What happened to the Christian practice of visiting the sick? It seems we have traded our compassion for judgemental quarantine along with the rest of society. Here’s a glimpse of our worldly mindset. Bear in mind, those who profess the love of Christ are speaking.
“Honey, don’t play over there. Jeanie has a runny nose.”
“A family who has had sick kids all week with a stomach bug are planning to attend my kids’ party this weekend! How can I politely ask them to stay home, without hurting their feelings?”
“Did you see that kid coughing in the nursery? I’m going to get my child and go home. I’ve had enough of my kids being sick this year. I’m not going through that again.”
“How dare Bob come to work today spreading his germs around to the rest of us? I can’t afford to get sick.”
“What are the Johnson’s thinking, taking those beautiful children to the mission field? Who knows what kind of disease they will expose them to!”
I will not jump on the bandwagon and comment about the “irresponsibility” and “thoughtlessness” of the ill being present in public situations. We have become overbalanced on that issue. The church needs to hear some shouting on the other side of the scale to which I’ll lend my voice. WHY ARE WE AFRAID OF THE SICK? I think if you weigh your answer, you’ll find it wanting.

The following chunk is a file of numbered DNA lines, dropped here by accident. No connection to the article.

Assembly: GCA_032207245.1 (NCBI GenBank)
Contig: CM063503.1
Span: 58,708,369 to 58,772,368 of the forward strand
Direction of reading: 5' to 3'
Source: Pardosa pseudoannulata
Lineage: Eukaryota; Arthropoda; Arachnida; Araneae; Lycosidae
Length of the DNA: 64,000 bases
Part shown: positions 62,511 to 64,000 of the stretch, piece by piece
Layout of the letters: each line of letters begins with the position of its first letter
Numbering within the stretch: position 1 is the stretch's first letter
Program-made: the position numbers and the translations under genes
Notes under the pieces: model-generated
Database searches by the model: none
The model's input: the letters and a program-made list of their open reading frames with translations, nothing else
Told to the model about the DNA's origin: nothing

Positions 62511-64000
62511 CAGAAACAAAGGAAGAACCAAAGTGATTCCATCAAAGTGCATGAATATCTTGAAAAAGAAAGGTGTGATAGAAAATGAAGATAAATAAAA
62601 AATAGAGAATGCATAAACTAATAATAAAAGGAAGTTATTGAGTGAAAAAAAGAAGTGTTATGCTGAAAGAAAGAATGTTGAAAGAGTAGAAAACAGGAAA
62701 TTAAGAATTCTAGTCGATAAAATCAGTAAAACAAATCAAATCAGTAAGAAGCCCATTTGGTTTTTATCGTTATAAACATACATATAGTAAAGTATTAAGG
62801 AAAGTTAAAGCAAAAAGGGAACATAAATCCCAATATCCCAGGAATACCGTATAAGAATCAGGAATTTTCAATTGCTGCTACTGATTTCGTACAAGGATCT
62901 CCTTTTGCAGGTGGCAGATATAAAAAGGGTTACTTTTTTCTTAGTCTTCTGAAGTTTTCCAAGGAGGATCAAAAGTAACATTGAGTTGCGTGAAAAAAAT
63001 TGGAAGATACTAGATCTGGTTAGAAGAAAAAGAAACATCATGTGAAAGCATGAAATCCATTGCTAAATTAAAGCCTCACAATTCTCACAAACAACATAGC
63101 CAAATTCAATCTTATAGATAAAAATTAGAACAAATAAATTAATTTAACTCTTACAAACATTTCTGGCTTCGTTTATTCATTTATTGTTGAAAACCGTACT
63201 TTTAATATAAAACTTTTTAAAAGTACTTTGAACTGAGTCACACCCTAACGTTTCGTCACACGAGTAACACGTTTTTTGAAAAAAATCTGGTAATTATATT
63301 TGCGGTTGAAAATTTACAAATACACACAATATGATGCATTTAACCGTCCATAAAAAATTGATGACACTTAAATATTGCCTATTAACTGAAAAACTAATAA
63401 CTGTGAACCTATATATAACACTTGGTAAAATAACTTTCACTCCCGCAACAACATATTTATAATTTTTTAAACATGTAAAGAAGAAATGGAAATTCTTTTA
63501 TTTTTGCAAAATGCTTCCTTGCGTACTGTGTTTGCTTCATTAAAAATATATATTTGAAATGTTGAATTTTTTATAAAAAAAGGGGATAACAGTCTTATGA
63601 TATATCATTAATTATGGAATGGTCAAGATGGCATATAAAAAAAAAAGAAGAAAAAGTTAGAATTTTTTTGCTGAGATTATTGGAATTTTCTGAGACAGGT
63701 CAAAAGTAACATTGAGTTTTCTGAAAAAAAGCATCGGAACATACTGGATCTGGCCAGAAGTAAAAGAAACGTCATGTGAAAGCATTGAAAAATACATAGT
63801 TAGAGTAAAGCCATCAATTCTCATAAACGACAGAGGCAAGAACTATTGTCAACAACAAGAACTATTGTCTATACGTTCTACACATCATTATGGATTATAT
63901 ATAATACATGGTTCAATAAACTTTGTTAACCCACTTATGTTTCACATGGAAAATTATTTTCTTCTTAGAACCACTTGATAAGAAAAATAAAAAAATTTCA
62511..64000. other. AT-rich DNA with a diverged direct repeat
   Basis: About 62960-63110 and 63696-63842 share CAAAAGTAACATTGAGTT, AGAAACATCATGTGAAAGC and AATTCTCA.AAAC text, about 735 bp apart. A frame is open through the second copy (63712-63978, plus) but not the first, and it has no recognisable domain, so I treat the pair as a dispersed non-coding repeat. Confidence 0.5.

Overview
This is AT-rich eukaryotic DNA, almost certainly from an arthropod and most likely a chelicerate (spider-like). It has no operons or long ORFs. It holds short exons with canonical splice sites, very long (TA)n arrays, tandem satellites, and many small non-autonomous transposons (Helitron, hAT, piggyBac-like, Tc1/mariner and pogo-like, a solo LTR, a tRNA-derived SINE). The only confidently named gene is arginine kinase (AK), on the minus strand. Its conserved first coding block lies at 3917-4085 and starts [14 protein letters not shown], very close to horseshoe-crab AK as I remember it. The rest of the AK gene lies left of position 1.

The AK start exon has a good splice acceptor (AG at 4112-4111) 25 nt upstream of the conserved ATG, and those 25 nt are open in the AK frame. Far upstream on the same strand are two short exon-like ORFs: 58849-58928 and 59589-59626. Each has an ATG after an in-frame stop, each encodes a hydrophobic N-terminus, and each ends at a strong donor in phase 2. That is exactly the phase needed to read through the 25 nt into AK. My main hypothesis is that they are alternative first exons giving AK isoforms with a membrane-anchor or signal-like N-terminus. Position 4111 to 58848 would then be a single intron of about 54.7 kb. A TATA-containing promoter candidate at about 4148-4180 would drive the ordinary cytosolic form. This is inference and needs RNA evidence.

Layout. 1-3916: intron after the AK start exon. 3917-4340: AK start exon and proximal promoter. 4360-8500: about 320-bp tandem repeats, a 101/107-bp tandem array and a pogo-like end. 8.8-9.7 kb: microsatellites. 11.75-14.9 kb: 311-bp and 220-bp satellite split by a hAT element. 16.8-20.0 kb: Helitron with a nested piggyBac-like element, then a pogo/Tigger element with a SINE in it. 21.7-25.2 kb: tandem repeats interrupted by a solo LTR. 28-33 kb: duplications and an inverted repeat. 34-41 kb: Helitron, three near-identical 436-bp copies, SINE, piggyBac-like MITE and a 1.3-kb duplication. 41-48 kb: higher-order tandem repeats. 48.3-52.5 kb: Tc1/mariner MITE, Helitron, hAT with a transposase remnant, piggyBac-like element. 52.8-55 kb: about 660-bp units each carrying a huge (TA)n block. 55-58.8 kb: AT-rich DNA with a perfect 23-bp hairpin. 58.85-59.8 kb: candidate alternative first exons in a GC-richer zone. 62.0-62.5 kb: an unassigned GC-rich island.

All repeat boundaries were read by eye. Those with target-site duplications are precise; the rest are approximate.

In the early days of Christianity, the Christians heroically embraced the sick in times of pestilence. Roman historians contrasted the concern of the Christians with the indifference of the general population. They were known for hastening to side of the unhealthy as others were rushing away. Christians stood out because they were not afraid of sick people. And this wasn’t the common cold or flu we are talking about, but plagues and poxes! It wasn’t a lingering cough or sore sinuses they were chancing, but a painful death, maybe without the same compassionate care they were offering others. It was nobility of the highest order, that had no thought for it’s own welfare.
“I was … sick and you visited me … ” Jesus said.
The righteous will reply, “Lord, when did we see you sick and visit you?'”
The King will reply, “The truth is, whatever you did for one of the least of my brothers, you did for me.”
I think its time we traded our vehmient self-concern for sympathetic regard; a kind touch instead of turning away; and a gift of hot soup instead of a cold shoulder.
This site offers ten tips when visiting a sick friend.
John Wesley, founder of the Methodist Church, preached a sermon reminding his flock to visit the sick.